Don’t let grammar be a big problem

Grammar: don’t let it be a big problem
Lower intermediate to advanced level (B1-C1) 

Learning English outside the UK, the US, Australia etc can often be about learning ‘grammar’. This makes people think you need to know ‘rules’ before you can speak or write. However, in my experience, a heavy focus on a grammar problem can stop people learning and communicating. Continue reading

Adverbs for Cambridge English Advanced and IELTS interviews

Exam tips: the Cambridge English Advanced and IELTS interview
Upper intermediate to advanced levels (B2-C1)

You only have a short time to show how good your English is in the Cambridge English Advanced (CAE) or IELTS interview. How can you do it? Continue reading

Grammar: I’m loving it??

Grammar: loving, liking etc – advanced points
Upper intermediate to advanced level (B2-C2)

Some English verbs are not usually used in the continuous form. ‘Love’ and ‘like’ are two of them. For example:
A: On Saturday, there’s a Pink Floyd tribute band playing at the National Arena.
B. Really? I love Pink Floyd. Continue reading

Listening: Good website for podcasts

Listening: Good website for English podcasts
All levels


Here is a link to nearly 300 English podcasts from a teacher called Luke: 
These ones have full transcripts:

Continue reading

Speaking: Checking you have understood correctly

Speaking: Expressions to check you have understood something correctly
Lower intermediate to advanced level (B1-C1)

Even native speakers need to check that they have understood what they heard or read. To do this, you can use a range of expressions. Continue reading

Pronunciation: The ə sound in British English

Pronunciation: the ə sound
Elementary to advanced level (A2-C1)

The ə sound is everywhere in English. It’s almost impossible to speak British English for more than a few seconds and not use ə! It is not a letter but many vowels can be pronounced /ə/. Continue reading

Pronunciation: Silent ‘e’

Pronunciation: silent ‘e’
Elementary to Intermediate (A1-B1)

English pronunciation has changed over hundreds of years. Today you will often see a silent letter ‘e’ at the end of words. This ‘e’ often shows that the vowel sound in the syllable before it is long. Continue reading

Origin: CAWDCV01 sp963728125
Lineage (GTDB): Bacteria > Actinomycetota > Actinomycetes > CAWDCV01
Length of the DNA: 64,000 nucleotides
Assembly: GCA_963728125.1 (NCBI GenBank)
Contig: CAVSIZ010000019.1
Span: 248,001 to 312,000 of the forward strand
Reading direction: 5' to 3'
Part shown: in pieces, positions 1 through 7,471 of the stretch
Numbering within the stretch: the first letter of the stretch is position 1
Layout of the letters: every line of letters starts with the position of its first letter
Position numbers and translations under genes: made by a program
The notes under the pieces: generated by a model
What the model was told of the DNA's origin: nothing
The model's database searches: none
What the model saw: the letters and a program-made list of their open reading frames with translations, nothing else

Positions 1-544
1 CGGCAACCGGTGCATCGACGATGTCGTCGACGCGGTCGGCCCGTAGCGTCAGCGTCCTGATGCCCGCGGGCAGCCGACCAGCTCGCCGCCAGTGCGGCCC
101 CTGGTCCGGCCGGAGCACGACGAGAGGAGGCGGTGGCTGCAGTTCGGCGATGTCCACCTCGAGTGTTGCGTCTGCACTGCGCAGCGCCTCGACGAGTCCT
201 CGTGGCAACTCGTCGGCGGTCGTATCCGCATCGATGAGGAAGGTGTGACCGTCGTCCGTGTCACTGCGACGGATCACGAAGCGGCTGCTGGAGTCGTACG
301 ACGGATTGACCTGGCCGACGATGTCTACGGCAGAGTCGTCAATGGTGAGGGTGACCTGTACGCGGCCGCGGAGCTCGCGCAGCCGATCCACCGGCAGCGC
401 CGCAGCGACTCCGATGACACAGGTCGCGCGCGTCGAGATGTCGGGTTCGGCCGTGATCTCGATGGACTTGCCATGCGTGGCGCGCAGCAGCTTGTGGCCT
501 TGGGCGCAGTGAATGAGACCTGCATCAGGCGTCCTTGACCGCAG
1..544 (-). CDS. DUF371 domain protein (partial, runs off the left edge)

Pronunciation: Hesitating to sound natural (2)

Pronunciation and speaking: hesitating
Lower intermediate to advanced level English (B1-C1) 

Speaking continuously is quite difficult, even for native speakers. Almost all speakers of English need to pause frequently. Hesitating gives you more time to think and choose the right words. Continue reading

Speaking and writing: Giving a presentation

Speaking and writing: giving a presentation
Intermediate to higher level (B1-C1) 

Have you ever listened to a presentation and thought: ‘Why are they just reading what’s on the slide?’? Not only can this quickly send the listener to sleep but it’s also a waste of a great opportunity. Here are some tips for giving a presentation: Continue reading

Speaking and grammar: How to make an offer

Speaking: making an offer
Intermediate to higher level (B1-C2)

You can make an offer in English in many different ways. Here are some examples:

  • ‘Would you like a cup of tea?’ or more informally just ‘Like a cup of tea?’
  • ‘Do you fancy a cup of tea?’ or just ‘Fancy a cup of tea?’
  • ‘Do you want a cup of tea’ or just ‘Want a cup of tea?

Continue reading

Speaking: Congratulating a business colleague

Speaking: Business dialogue
Intermediate to advanced (B2-C2)

Imagine you have just come out of a business meeting where a close colleague (Harry) was very impressive. You decide to tell him what you think. Here is a possible English dialogue: Continue reading